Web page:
Most of us pay little heed to rare earth elements, found in trace quantities throughout Earth’s crust and sporting unpronounceable names like lanthanum and praseodymium. However, REEs are ubiquitous in our lives, a key ingredient in technological wonders such as cell phones, laptop computers, and solar cells. While our anthropocentric bias may lead us to assume we are the only organisms smart enough to take advantage of REEs, not so, according to a study published last week in the journal Environmental Microbiology. New research indicates that at least one bacteria- perhaps many- use REEs to turn methane into fuel. By doing so, they are able to survive in some of the most extreme environments on Earth.
Just west of Naples, Italy, lies the Solfatara crater: a dormant volcano that spews jets of sulfurous steam from fissures in the Earth. In addition to being the mythological home of Vulcan, the Roman god of fire, Solfatara harbors an unusual member of the bacterial phyla Verrumicrobia known as Methylacidophilum fumariolicum . Discovered in 2007, M. fumariolicum has proven astounding in many ways: it thrives in high heat (120-140 ºF), in strong acid (pH < 1), and with nothing to eat except for methanol, a very simple carbon-containing alcohol. But the ability of scientists to study the unique physiology of M. fumariolicum has been limited by the bacteria’s very slow growth in the lab.
Until, that is, Dr. Arjan Pol and colleagues from Radboud University decided to add a dash of volcanic mudpot water, M.fumariolicum’s natural habitat, to the petri dish. And, eureka! M.fumariolicum started to grow, at a rate directly proportional to the amount of mud water added.
But this was puzzling to the researchers. They couldn’t find a single element with known biological importance that could replace the mudpot water. In order to narrow down what was causing M.fumariolicum’s growth, the scientists heated the mudpot water to 550ºC to ash off all organic materials. Adding the ashed residue to their cell cultures still caused M.fumariolicum to grow. This clued Dr. Pol in that whatever ingredient M.fumariolicum needed to grow was capable of withstanding high heat- a mineral.
To determine the identity this essential mineral, the scientists further analyzed the mudpot water using inductive coupled plasma mass spectrometry, a technique that allows quantification of different element concentrations. As it turns out, several rare earth elements known as lanthanides were ten times more abundant than usual. By experimentally adding each of these metals to their cultures, the researchers quickly confirmed lanthanides were causing M.fumariolicum to multiply.
Lanthanides are sometimes observed to have positive effects on plant growth, and are commonly used in fertilizers. Scientists speculate that lanthanides boost growth by interacting with Rubisco, the ubiquitous photosynthesis enzyme that binds carbon dioxide and begins the process of turning it into sugar. Metals are often associated with enzymes as cofactors, switches that turn an enzyme on or off by binding or releasing. If a plant’s Rubisco operates more efficiently in the presence of lanthanides, that would mean the plant could turn carbon into sugar faster.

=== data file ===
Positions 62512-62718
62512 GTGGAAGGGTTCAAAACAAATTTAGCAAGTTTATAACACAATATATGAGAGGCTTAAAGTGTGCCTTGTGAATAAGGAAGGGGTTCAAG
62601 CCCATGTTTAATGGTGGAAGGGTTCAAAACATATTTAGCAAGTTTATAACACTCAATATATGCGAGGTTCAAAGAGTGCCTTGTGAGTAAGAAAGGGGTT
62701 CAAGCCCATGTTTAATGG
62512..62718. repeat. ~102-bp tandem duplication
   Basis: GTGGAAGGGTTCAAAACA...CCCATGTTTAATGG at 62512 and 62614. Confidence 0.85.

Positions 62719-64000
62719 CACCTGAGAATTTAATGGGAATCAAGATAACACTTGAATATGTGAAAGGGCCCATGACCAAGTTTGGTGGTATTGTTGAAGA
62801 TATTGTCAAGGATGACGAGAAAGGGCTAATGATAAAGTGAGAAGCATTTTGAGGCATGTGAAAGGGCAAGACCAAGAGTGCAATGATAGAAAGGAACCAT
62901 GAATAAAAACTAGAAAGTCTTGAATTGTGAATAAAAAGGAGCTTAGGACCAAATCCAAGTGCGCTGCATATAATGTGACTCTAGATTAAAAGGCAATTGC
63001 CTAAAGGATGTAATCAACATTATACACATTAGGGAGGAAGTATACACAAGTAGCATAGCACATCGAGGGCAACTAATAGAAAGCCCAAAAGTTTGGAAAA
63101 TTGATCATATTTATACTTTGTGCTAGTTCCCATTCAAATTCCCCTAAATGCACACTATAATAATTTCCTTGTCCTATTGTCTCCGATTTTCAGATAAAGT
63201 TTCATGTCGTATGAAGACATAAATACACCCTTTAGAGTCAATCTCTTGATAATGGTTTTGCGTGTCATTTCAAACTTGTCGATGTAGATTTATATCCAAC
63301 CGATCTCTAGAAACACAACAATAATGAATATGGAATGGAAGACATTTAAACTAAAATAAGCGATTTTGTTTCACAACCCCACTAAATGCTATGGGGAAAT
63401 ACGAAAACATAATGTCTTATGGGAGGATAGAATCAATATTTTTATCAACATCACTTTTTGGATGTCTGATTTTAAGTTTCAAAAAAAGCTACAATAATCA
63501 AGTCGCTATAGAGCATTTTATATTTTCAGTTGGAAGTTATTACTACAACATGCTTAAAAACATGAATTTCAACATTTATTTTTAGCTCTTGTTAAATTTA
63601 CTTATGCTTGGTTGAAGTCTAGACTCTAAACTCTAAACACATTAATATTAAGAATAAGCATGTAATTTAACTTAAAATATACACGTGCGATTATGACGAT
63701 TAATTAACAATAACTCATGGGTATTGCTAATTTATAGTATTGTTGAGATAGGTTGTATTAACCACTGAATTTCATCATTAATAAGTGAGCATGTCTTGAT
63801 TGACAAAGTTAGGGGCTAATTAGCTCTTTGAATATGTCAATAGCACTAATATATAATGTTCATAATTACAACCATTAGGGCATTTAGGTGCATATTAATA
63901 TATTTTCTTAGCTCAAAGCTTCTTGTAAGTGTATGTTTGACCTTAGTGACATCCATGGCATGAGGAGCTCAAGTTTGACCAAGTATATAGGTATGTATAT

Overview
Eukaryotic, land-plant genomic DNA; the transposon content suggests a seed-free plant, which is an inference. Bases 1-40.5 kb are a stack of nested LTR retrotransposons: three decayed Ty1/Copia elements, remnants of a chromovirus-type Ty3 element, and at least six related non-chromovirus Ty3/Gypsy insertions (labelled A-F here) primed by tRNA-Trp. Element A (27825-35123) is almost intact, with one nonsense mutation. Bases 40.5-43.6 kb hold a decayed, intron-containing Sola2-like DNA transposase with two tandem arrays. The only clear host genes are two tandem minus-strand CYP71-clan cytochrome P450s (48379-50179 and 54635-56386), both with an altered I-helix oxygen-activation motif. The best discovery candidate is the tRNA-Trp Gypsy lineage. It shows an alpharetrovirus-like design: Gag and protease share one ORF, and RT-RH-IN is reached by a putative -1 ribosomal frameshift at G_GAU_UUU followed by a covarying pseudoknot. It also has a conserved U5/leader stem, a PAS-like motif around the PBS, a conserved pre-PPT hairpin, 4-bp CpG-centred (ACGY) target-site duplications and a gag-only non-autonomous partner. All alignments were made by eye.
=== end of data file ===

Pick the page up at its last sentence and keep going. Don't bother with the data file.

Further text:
In an analogous manner, Dr. Pol and colleagues guessed lanthanides might be interacting with some protein involved in helping M.fumariolicum acquire energy. To investigate this hypothesis, they extracted and separated different proteins present in their microbe. Lanthanides were most abundant in association with methanol dehydrogenase (MDH), an enzyme that helps break methanol down into methane. Thus it appears this volcanic bacteria requires lanthanide metals in order to metabolize methane, its primary food source.
But why would a bacteria depend on rare earth metals for a crucial component of its metabolism? Most organisms would use more common elements like calcium, zinc or magnesium. It turns out MDH produced by M.fumariolicum has an extraordinarily high affinity for its substrate, methanol. Lanthanides, by slightly altering the enzyme’s 3-D structure, may be responsible for this high affinity. In resource-limited volcanic mud pots, any adaptations that increase an organism’s ability to acquire energy would provide an enormous advantage.
While this study provides the first direct evidence of an organism requiring REEs to grow, use of REEs may not be limited to extreme environments. Certain plants are known to hyperaccumulate REEs in their leaves. Bacteria living on the surface of REE-enriched leaves may be adapted to use these metals. Beaches or ocean sediments are another place for REE lovers might thrive- sand represents a virtually inexhaustible source of these metals.
A major challenge for scientists studying unusual or uncommon microorganisms is growing these critters in the lab. This is often because we are unaware of key ingredients they require. The finding that REEs are essential for some microbes will undoubtedly help future scientists to grow and study more of our planet’s vast unseen diversity.
Arjan Pol,, Thomas R. M. Barends,, Andreas Dietl,, Ahmad F. Khadem,, Jelle Eygensteyn,, Mike S. M. Jetten, & Huub J. M. Op den Camp (2014). Rare earth metals are essential for methanotrophic life in volcanic mudpots Environmental Microbiology, 16 (1), 255-264 DOI: 10.1111/1462-2920.12249